pressure being supplied from an accumulator at Comet f 1889.-Discovered by Mr. Lewis Swift at Rochester, Inchgarvie. Two men were placed on the boom below to L.S, on November 17. From observations extending over manipulate the machine. The gilded rivet having been placed twenty days, Dr. Zelbr was led to conclude that the comet was in the bolt-hole, and the silver key having been handed to His periodic, the time of revolution being 6'91 years.

Royal Highness by Lord Tweeddale, the Prince, with Mr. Comet z 1889.- Discovered by M. Borrelly at Marseille, on Arrol's assistance, finished the work in a few seconds, amid December 12. It was then feeble, but rapidly increased in cheers. The rivet is in the outside of the boom, and holds brightness. Although the declination of this comet on discovery together three plates. Around its gilded top there is an inscripwas - 48° 55', it moved so quickly towards the south, that it was tion stating that it is the ‘last rivet; driven in by His Royal kost to our latitudes about January 10, 1890. The first observa. Highness the Prince of Wales, 4th March, 1890.' The train Fions fixed the perihelion passage at January 26, 1890.

stopped a second time at the south great cantilever pier, where Six asteroids were discovered in 1889, viz. :

another platform bad been erected, upon which several ladies

were standing. Here the Prince again left the train, at half-past Discovered by M. Charlois at Nice on January 28. I o'clock, to make the formal declaration of the opening of the

February 8.

bridge. As the wind was blowing a perfect gale, so that His

Royal Highness had difficulty in retaining a steady foothold, it May 29.

was impossible to make a speech. He therefore simply said ;

'Ladies and Gentlemen, I now declare the Forth Bridge open.' August 3.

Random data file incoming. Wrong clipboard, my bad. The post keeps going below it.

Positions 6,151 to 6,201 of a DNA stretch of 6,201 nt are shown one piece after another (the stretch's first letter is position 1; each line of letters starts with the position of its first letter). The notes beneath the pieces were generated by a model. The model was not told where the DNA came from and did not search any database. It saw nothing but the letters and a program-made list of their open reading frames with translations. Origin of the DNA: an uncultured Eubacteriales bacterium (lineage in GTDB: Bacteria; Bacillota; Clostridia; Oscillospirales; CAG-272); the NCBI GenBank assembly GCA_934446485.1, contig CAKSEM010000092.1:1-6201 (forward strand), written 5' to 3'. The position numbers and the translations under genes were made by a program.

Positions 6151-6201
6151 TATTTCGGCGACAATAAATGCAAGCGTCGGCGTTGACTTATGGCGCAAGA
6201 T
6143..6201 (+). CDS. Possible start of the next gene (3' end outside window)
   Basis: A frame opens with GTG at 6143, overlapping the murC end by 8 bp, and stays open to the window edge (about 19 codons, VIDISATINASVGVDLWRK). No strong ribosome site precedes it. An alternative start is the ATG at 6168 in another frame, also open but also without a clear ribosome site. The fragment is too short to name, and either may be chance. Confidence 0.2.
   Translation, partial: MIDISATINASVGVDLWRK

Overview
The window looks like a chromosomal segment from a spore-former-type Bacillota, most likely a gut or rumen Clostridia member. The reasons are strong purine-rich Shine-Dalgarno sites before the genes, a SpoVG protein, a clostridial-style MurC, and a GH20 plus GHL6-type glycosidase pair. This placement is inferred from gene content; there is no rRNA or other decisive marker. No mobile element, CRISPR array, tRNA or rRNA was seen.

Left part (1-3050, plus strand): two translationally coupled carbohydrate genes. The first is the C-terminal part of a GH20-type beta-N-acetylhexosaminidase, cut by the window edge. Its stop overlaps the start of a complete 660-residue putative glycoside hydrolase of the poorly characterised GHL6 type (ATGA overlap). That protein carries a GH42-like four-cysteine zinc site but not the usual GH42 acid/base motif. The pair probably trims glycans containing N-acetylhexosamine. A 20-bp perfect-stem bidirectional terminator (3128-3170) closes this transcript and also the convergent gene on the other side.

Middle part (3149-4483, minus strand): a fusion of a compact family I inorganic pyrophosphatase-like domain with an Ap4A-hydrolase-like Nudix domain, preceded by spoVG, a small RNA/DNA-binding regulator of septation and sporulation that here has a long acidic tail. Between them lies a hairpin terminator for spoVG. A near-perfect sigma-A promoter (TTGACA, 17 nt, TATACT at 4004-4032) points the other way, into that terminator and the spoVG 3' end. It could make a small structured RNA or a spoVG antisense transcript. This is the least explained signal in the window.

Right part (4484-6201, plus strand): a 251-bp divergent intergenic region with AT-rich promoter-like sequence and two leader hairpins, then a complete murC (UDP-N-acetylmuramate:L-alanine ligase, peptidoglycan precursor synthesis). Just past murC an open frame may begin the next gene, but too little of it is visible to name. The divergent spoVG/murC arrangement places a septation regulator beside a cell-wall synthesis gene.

Hearty cheers greeted the announcement, and the Prince having M. J. Palisa at Vienna on August 3.

returned to his carriage, the train moved slowly along to the

Forth Bridge Station." ,, Dr. Peters at Clinton, U.S., October 13.

At 2 o'clock a banquet was given in the model-room at the

bridge works, the chair being occupied by Mr. M. W. ThompMass of SATURN. - The Transactions of the Astronomical son. The Prince of Wales, responding to the toast of "The Otsservatory of Yale University, vol. i. part ii., contains some Prince of Wales and other members of the Royal Family," spoke rescarches with the heliometer by Mr. Asaph Hall, for the as follows :determination of the orbit of Titan and the mass of Saturn. "I feel very grateful for the kind words which have fallen from

Frota observations made at the oppositions of 1885-86, 1886- the chairman in proposing the toast, and I thank you all most 87, the mean value of the semi-major axis of Titan's orbit was heartily for the cordial way in which you have received it. The retermined as

day has been a most interesting day to all of us, and especially 176" 570 0* 0243 ;

so to me, and I feel very grateful that I have been asked to take ani the mass of Saturn

part in so interesting and important a ceremony as the one at

which we have all assisted." I had the advantage, nearly five 3500*5 + 1:44'

and a half years ago, of seeing the Forth Bridge at its very comthe sun being unity.

mencement, and I always looked forward to the day when I

should witness its successful accomplishment. I may perhaps Struve showed that the value found by Bessel from Titan

say that in opening bridges I am an old hand. At the request should be 350245, while the values found by Struve himself from

of the Canadian Government I performed the opening ceremony laçetas and Titan are respectively 3500 2 # 0·82 and 34957 #1'43. Prof. Hall, with the great Washington refractor, found

30 years ago of opening the Victoria Bridge over the St. Lawfrom Iapetus by means of differences of right ascension and being one million. To-day I have performed a similar ceremony

rence at Montreal, putting in the last rivet, the total of rivets declination, the mass 34812 + 0'65, and by distances and posi- for the Forth Bridge, but on this occasion the rivets number titomi-angles 3481-4 0-97; from Titan the values corresponding nearly eight millions instead of one million. The construction to the same methods are 3496'3 + 184, and 34699 € 1.49, but there seem to be grounds for questioning these results, so